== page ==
Hiwatt DR504 adjustable bias

Discussion in 'Amps/Cabs Tech Corner: Amplifier, Cab & Speakers' started by Mattbedrock, Feb 25, 2012.

  1. Mattbedrock

    Mattbedrock Silver Supporting Member

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    Gentlemen - I have a Hiwatt DR504 build going on (thread over on amps & cabs). I am building to the Mike Huss layout but want to change to adjustable bias.

    Here's the schematic:

    [​IMG]

    The baseline is a 27K resistor to ground. I changed to a 10K resistor and a 25K pot. Measured, I can get between 10K and 33K of resistance to ground. I hope that will get me within a reasonable bias range. Here's a picture of the build in process. I am still a ways away from completion.

    [​IMG]

    Am I on the right track? Please and thanks.

    Matt
     
  2. Stonecutter

    Stonecutter Member

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    Yeah, that should work. Just set it to the 33K setting when you first install the tubes. Tweak the 10K up if the tubes pull too much current, or down if they don't pull enough.
     
  3. gldtp99

    gldtp99 Member

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    His name is Mark Huss-- your bias pot plan should work just fine
     
  4. Mattbedrock

    Mattbedrock Silver Supporting Member

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    Oops, sorry Mark.

    Thanks for the input.
     
  5. gldtp99

    gldtp99 Member

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    When building a fixed bias amp i always test the bias circuit before i install any output tubes---i test the bias circuit for DCV (make sure the expected neg DC voltage is present) and sweep with DMM--- usually this is done on "Standby", as most fixed bias circuits operate without B+ voltage present in the rest of the amp, or most of it depending on the amp design----and it's safer this way--- safer for me and safer for the output tubes.......................gldtp99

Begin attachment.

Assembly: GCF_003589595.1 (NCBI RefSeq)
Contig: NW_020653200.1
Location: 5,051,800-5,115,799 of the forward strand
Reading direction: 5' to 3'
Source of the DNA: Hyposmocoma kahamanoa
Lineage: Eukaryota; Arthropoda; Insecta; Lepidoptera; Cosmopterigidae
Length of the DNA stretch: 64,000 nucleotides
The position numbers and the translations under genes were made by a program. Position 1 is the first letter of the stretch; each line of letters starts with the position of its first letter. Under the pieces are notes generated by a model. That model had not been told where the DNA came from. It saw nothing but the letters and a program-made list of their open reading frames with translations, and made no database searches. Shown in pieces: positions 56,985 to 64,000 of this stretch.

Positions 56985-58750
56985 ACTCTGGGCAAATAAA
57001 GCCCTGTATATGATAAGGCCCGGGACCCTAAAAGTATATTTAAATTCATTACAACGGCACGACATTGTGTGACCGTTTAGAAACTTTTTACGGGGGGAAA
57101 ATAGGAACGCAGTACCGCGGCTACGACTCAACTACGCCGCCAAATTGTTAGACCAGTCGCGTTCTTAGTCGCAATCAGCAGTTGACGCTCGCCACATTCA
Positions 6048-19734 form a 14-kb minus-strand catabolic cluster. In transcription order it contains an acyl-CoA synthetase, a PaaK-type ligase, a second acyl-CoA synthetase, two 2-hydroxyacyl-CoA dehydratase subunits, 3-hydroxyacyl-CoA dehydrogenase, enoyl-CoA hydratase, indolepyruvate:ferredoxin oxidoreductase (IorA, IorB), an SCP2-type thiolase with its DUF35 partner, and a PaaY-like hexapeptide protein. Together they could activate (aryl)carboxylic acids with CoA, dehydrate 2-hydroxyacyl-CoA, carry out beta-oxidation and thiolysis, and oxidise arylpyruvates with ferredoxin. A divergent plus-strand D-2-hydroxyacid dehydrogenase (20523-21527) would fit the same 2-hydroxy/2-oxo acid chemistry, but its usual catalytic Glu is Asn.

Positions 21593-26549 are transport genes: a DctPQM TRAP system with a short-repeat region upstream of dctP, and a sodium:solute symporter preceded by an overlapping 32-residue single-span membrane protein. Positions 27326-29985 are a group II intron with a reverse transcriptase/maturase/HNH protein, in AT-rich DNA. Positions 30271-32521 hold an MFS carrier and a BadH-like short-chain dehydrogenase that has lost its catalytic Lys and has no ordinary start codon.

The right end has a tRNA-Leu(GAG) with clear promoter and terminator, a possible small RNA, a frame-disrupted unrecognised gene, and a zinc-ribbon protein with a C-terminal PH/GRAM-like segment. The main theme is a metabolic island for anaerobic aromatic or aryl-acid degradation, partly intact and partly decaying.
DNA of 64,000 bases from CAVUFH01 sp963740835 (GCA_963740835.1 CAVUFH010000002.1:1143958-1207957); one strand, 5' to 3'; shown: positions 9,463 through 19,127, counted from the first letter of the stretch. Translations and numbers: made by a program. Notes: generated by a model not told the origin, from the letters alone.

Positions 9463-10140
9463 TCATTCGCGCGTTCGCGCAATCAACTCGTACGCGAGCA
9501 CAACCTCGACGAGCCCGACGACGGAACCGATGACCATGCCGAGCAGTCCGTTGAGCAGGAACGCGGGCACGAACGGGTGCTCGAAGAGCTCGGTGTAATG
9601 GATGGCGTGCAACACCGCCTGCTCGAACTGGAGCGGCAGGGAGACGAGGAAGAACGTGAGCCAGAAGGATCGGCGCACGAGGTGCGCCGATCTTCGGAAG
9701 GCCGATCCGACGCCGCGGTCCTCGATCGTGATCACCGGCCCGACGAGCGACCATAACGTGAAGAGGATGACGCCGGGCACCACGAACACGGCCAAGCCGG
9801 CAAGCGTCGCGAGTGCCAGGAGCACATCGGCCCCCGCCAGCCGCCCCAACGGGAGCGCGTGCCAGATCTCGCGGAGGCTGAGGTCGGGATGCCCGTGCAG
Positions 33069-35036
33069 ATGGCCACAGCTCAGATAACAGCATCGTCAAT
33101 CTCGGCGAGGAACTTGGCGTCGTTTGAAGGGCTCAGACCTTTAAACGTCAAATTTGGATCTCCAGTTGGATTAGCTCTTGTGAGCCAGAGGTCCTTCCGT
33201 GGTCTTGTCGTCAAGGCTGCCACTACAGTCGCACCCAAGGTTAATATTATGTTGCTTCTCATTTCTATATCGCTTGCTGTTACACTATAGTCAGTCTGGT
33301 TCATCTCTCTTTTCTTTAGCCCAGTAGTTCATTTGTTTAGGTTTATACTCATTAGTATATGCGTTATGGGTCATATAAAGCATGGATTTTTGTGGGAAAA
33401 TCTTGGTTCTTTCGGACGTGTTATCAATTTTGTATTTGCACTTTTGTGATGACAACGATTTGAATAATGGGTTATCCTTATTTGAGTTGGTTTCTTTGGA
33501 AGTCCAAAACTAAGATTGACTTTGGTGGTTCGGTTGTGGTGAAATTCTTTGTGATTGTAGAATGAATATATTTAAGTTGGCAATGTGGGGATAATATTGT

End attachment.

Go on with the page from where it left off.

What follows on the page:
6. donnyjaguar

    donnyjaguar Member

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    I made one of these. The bias circuit on Hi-Watt is inferior with high ripple content. You'd be better to replace it with the Marshall type, IMO.
     
  7. Mattbedrock

    Mattbedrock Silver Supporting Member

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    I decided to change the fixed resistor to 15K and the pot ended up measureing closer to 20K than 25K. I was getting 33K+ resistance to ground in total.

    Ok, well, I fired up the amp for the first time today. No one was killed. That's the good news.

    I measured -39VDC on pin 5 of the EL34's from my bias circuit. When I checked bias with my biasrite, I was cooking at 462 plate volts and 59ma bias - about 100%! Tubes were glowing pretty red, so I shut her down. Hope I didn't do too much damage to them.

    I guess I'll switch up to 27K on the fixed resistor and see if I can get the bias down into the 30's. Wow - thought I'd have plenty of range with 20+15K.
     
  8. donnyjaguar

    donnyjaguar Member

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    Sometimes I think I'm talkin' to a wall....
     
  9. Mattbedrock

    Mattbedrock Silver Supporting Member

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    Donny -
    My apologies. I did read your post and thanks for the input. I was not in love with the Hiwatt bias circuit either. In terms of ripple, I was comfortable that the 100uF/150V cap to ground I was using would clean up any leftover A/C that had leaked by the diode. But my intentions were to build a fairly representative version of am early 70's Hiwatt. The resistor value (27K) and resulting bias of the original Hiwatts were likely a combination of the Partridge transformers and the exceptionally stout Mullard EL34's of the day, of which I am using neither. The increased resistor values that I ended up using allowed me to get the bias values into a safe range for today's EL34's, (not to mention 122V A/C at the wall).

    In fact, I am not a fan of either Marshall or Hiwatt bias circuits. I am used to the Fender style of a dedicated PT tap for bias that supplies a voltage nearer to the real need, rather than ratcheting down the main output through resistors.

    Anyway, the amp sounds great and I am happy with the results. Again, thanks for you input - I do appreciate the help that tgpr's are always willing to share.
     

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